THE WORST WAS OVER. Her 19-year-old functionally illiterate drywall-hanging nephew had gotten a 15-year-old high school dropout pregnant. I can deal with that, Louella resolved, scanning the anxious faces of her mother, father, and sister, who were protectively surrounding the hangdog Mason.
"So, whaddya think, Lou? Can they move in with you?" asked Candy, uncharacteristically solicitous.
"Well, first we have to look at whether he's going to be charged with statutory rape," snapped Louella.
"Whose side are you on?" grumped her father. "That part can be taken care of. There's lawyers, ya know. We've got the baby to think of and all-"
Her mother nodded. She was never one to say much, especially if it meant contradicting her husband. He'd only had to punch her the one time, and she'd behaved ever since. She and Candy had also been real good from then on.
My God, Louella suddenly realized, they're all looking forward to this baby! I guess it'll give them a focus, something to do with their time, since nobody's working but Mason.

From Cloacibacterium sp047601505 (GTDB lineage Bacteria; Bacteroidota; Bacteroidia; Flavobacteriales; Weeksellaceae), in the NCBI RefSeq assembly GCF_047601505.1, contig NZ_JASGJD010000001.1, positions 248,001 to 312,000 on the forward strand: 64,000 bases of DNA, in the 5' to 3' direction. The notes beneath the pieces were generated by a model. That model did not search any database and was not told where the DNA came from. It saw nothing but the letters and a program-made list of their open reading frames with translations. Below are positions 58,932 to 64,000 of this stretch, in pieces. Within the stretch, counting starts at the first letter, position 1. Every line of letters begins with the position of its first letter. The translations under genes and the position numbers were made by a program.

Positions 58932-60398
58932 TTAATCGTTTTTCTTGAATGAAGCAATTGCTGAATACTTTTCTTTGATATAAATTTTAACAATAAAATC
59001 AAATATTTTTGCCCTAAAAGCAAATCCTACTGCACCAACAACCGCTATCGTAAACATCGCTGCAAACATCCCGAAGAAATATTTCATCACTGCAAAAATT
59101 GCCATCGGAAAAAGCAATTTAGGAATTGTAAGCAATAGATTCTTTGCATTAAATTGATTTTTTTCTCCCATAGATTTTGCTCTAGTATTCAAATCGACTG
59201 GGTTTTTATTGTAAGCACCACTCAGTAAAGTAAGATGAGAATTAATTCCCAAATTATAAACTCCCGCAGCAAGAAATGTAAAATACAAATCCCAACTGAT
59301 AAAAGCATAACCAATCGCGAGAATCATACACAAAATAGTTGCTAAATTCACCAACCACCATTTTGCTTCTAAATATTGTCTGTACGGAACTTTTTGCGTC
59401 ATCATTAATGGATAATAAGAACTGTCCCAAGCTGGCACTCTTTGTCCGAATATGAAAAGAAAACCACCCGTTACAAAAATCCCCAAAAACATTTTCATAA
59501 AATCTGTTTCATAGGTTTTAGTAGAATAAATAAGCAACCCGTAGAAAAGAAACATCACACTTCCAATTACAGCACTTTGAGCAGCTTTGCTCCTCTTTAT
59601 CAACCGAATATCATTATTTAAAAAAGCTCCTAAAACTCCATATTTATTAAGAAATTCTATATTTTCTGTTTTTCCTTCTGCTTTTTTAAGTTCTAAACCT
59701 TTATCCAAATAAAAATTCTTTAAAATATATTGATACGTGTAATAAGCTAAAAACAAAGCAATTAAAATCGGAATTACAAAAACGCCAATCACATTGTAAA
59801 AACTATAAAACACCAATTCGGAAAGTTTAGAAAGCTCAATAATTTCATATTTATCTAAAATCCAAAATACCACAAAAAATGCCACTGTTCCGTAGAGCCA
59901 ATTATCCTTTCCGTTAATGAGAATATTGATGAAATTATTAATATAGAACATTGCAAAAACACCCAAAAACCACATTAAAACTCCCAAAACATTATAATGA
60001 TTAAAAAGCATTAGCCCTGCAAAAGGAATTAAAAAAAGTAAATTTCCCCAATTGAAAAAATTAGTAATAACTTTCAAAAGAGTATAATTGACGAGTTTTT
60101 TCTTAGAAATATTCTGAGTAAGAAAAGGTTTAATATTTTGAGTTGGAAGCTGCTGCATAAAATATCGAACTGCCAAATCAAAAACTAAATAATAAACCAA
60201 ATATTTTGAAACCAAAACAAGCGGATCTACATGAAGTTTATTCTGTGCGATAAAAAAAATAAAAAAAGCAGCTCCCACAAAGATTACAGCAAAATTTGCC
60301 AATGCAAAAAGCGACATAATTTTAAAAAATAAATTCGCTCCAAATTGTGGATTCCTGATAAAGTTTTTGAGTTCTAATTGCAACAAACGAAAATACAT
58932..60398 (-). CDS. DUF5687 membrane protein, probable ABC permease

"Well, I don't know if there's room," started Louella.
"No room! You have that whole house next door all to yourself, and it's the same as this one that's shared by four people, and you might not have room?" Her father's face was getting red.
"Well, what I mean is, I've got things set up for my writing and all, and I kind of need all the space."
Candy rolled her eyes. "Come on, Lou, how about letting them at least have the basement? I mean, Mason's used to sleeping in the basement."
"But that wouldn't be good for the baby!" her mother said. "The baby should be upstairs!"
But it's my house! Louella felt like yelling. I'm the one paying the mortgage and utilities! I've got it fixed how I like it! When I'm over there I want everybody to stay out! But aloud she said to Mason, "How much can you pay toward house upkeep?"
Mason thought about it. "Maybe two hunnert a month."
"Tell you what," said Louella impetuously. "For two hundred dollars a month you can rent the whole place. I'll find someplace else to live."
Everyone was stunned. "But Louella, you're only a cashier at the Giant! You can't afford to do that!"
You don't know what I can afford, she thought smugly, because you don't know about my secret stash. If Louella had her way, they'd never know about her million-dollar Lottery win that netted her $32,500 a year.
"Let me worry about that," she said. "I'm doing all right."
"I had no idea cashiers made that kind of money!" exclaimed Candy.
"Depends on the number of hours you work," said Louella. Turning to Mason, she asked, "When do you want to move in?"